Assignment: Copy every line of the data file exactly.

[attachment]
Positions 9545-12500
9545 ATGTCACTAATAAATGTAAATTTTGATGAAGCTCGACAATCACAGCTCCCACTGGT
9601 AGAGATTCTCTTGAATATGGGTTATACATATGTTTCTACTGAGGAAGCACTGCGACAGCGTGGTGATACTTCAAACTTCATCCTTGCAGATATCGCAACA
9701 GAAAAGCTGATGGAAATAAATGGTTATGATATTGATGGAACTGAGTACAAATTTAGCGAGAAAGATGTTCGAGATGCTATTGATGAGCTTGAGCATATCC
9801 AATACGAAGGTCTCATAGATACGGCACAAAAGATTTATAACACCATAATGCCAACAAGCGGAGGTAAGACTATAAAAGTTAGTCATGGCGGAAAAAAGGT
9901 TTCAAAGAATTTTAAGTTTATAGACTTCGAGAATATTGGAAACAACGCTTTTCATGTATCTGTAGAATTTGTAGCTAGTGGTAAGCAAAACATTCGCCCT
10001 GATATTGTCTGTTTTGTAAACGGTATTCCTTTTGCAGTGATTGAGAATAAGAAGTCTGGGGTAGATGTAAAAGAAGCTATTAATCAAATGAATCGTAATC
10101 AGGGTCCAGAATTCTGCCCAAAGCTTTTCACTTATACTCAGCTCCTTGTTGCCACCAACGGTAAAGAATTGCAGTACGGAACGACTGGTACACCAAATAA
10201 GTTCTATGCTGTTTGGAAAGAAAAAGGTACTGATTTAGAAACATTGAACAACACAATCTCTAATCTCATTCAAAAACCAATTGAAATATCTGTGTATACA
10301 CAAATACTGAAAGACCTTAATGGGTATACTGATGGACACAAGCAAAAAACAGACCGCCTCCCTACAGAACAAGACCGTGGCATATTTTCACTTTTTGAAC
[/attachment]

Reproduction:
Positions 9545-12500
9545 ATGTCACTAATAAATGTAAATTTTGATGAAGCTCGACAATCACAGCTCCCACTGGT
9601 AGAGATTCTCTTGAATATGGGTTATACATATGTTTCTACTGAGGAAGCACTGCGACAGCGTGGTGATACTTCAAACTTCATCCTTGCAGATATCGCAACA
9701 GAAAAGCTGATGGAAATAAATGGTTATGATATTGATGGAACTGAGTACAAATTTAGCGAGAAAGATGTTCGAGATGCTATTGATGAGCTTGAGCATATCC
9801 AATACGAAGGTCTCATAGATACGGCACAAAAGATTTATAACACCATAATGCCAACAAGCGGAGGTAAGACTATAAAAGTTAGTCATGGCGGAAAAAAGGT
9901 TTCAAAGAATTTTAAGTTTATAGACTTCGAGAATATTGGAAACAACGCTTTTCATGTATCTGTAGAATTTGTAGCTAGTGGTAAGCAAAACATTCGCCCT
10001 GATATTGTCTGTTTTGTAAACGGTATTCCTTTTGCAGTGATTGAGAATAAGAAGTCTGGGGTAGATGTAAAAGAAGCTATTAATCAAATGAATCGTAATC
10101 AGGGTCCAGAATTCTGCCCAAAGCTTTTCACTTATACTCAGCTCCTTGTTGCCACCAACGGTAAAGAATTGCAGTACGGAACGACTGGTACACCAAATAA
10201 GTTCTATGCTGTTTGGAAAGAAAAAGGTACTGATTTAGAAACATTGAACAACACAATCTCTAATCTCATTCAAAAACCAATTGAAATATCTGTGTATACA
10301 CAAATACTGAAAGACCTTAATGGGTATACTGATGGACACAAGCAAAAAACAGACCGCCTCCCTACAGAACAAGACCGTGGCATATTTTCACTTTTTGAAC